Four months into the job, some new taxpayer-funded budgeting service providers were falling short of meeting the number of financial advice and mentoring sessions they were contracted to provide.
According to documents released to RNZ by the Ministry of Social Development, between November 2016 and the end of March 2017, some new providers had seen just a handful of clients, even though in some cases they had agreed to see hundreds more.
In its first four months of operation, one Auckland service got $120,000 to provide more than 1200 sessions, but had only done 28.
Another service was awarded almost $30,000 to provide almost 300 sessions, but in the same timeframe had delivered just 18.
One provider didn't complete any sessions, while another did fewer than five. Two had provided just six sessions each.
In late 2016, the National government overhauled the way budgeting services operated, including giving the programme a new name - 'building financial capability'.
The new programme takes a broader view of financial advice than just writing up a budget, taking into account the wider circumstances of each person and their whanau and tailoring the services to them.
Sixteen organisations that hadn't offered budgeting services in the past, won contracts worth tens of thousands of dollars, while a number of existing providers missed out.
Because the new programme kicked off in November 2016, after the start of the financial year, the first round of funding was tied to an eight-month contract period, ending in June 2017.
According to information contained in the documents, by the end of March 2017 - halfway into the new contracts - 10 of the 16 new providers had delivered fewer than 50 percent of the sessions they were contracted to provide.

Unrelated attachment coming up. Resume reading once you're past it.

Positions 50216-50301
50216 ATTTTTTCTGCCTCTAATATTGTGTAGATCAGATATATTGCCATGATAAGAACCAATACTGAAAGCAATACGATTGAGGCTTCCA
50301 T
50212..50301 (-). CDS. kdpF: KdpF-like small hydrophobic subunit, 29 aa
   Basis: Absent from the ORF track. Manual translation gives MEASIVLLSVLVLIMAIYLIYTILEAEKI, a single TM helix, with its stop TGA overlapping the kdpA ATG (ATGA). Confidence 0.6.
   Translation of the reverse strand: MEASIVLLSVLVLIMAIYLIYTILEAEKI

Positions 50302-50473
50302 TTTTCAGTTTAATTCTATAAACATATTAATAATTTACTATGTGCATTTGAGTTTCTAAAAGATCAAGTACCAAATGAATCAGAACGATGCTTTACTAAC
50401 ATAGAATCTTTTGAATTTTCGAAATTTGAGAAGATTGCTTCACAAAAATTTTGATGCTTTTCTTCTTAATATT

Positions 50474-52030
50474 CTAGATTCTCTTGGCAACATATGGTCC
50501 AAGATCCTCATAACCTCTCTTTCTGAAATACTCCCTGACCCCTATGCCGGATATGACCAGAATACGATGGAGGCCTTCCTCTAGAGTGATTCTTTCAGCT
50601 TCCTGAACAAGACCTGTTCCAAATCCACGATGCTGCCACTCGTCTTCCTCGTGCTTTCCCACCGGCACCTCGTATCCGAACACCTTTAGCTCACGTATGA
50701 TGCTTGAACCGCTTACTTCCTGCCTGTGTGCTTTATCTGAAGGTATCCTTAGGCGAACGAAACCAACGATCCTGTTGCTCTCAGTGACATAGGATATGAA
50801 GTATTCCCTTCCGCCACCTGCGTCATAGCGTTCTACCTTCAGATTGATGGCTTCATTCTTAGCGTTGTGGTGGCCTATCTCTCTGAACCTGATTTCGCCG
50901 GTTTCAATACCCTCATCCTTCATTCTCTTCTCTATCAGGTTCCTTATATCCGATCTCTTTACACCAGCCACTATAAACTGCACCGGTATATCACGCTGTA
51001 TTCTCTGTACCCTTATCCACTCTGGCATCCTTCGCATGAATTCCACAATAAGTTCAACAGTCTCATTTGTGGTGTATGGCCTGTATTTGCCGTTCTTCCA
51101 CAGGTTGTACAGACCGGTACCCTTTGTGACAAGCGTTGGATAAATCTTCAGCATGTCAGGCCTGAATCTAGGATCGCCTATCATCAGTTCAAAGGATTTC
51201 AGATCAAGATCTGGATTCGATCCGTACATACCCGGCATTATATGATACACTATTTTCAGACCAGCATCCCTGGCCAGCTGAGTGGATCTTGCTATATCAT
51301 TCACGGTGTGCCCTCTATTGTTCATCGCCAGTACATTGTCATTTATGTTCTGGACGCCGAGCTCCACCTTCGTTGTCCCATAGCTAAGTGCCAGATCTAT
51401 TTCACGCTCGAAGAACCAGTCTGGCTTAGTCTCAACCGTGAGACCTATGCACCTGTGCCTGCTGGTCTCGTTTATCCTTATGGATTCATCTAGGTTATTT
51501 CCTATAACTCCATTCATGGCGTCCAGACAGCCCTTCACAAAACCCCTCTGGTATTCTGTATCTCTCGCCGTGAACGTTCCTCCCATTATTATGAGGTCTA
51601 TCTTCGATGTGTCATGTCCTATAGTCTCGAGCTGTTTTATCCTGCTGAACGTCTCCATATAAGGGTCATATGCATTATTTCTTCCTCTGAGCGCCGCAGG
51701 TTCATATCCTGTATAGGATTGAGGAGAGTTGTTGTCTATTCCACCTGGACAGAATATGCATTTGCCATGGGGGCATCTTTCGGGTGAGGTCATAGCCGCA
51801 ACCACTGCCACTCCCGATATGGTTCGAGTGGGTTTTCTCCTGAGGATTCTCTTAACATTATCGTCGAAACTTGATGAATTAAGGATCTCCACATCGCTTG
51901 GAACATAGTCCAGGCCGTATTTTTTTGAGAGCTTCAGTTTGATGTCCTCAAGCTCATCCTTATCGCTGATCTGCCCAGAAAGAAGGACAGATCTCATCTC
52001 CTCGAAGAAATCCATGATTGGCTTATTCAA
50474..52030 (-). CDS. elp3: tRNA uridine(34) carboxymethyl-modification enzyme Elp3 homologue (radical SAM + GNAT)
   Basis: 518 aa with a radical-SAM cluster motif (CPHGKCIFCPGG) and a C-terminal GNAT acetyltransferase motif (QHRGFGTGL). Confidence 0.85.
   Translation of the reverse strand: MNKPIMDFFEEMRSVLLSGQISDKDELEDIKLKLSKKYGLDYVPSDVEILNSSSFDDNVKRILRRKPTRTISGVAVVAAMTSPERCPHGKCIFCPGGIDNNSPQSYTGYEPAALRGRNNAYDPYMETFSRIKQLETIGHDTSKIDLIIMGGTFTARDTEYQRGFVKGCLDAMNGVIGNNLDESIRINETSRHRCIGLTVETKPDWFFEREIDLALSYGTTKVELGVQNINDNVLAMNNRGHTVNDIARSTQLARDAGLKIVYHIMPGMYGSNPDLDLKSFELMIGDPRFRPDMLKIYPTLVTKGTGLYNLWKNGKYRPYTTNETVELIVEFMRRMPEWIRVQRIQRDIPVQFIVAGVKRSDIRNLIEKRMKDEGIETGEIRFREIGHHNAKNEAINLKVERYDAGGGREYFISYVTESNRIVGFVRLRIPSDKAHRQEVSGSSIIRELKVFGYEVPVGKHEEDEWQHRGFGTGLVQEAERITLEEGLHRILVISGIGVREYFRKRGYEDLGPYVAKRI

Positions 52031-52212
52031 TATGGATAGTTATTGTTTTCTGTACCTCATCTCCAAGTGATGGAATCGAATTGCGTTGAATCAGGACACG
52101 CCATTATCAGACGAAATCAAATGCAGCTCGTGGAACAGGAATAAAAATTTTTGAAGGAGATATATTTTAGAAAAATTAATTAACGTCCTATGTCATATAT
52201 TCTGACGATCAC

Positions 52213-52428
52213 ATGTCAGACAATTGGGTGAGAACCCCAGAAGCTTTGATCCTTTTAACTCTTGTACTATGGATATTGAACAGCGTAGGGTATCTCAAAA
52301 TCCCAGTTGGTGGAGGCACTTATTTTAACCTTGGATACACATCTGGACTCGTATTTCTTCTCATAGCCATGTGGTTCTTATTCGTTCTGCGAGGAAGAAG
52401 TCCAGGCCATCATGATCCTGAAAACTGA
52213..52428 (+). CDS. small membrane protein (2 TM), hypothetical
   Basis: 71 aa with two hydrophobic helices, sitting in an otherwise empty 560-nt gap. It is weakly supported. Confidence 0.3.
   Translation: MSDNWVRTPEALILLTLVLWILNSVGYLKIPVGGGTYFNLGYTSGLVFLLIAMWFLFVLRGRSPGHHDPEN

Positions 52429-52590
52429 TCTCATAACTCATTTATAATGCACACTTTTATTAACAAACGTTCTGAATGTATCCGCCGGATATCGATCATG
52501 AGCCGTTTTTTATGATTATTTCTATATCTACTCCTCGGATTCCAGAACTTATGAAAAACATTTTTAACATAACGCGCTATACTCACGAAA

Seven of the providers had delivered fewer than 10 percent.
By the end of June 2017, the Ministry of Social Development said just three of the 16 new providers had either met or exceeded the number of sessions they were contracted to deliver.
One of the new providers, who didn't want to be named, said the number of sessions was unrealistic and there wasn't enough funding from the government.
They said there needed to be a greater awareness of the challenges they were facing trying to reach people in need.
Some said they had to spend a lot of time developing their service, before they even started seeing people.
There wasn't a template from the Ministry of Social Development about how to do it, so they started from scratch.
Another provider said it had significantly boosted the number of clients it had seen since the first report and it would make up the sessions it missed.
But all of the providers agreed the programme would make a real difference in the lives of the vulnerable, hard-to-reach whānau they were helping.
National Building Financial Capability Charitable Trust chief executive, Tim Barnett, said it was tough for the new players - raising their profile, getting clients and designing their service.
He said some long-standing providers had lost their funding when the budgeting services system was overhauled, and this had caused some angst.
However, the decision to change the service to the new building financial capability model was the right one, he said.
The Ministry of Social Development said overall the country's 120 building financial capability providers had done 60,000 sessions - about 90 percent of their target.
It said it was working closely with the providers of the remaining 10 percent of contracts to assess their performance.
Delays in the Ministry of Social Development responding to the OIA request mean RNZ does not have reports to the end of the first contracting period, June 2017.
MSD said it would renegotiate volumes and funding if there were concerns.
As a last resort, funding can be withheld or a contract ended.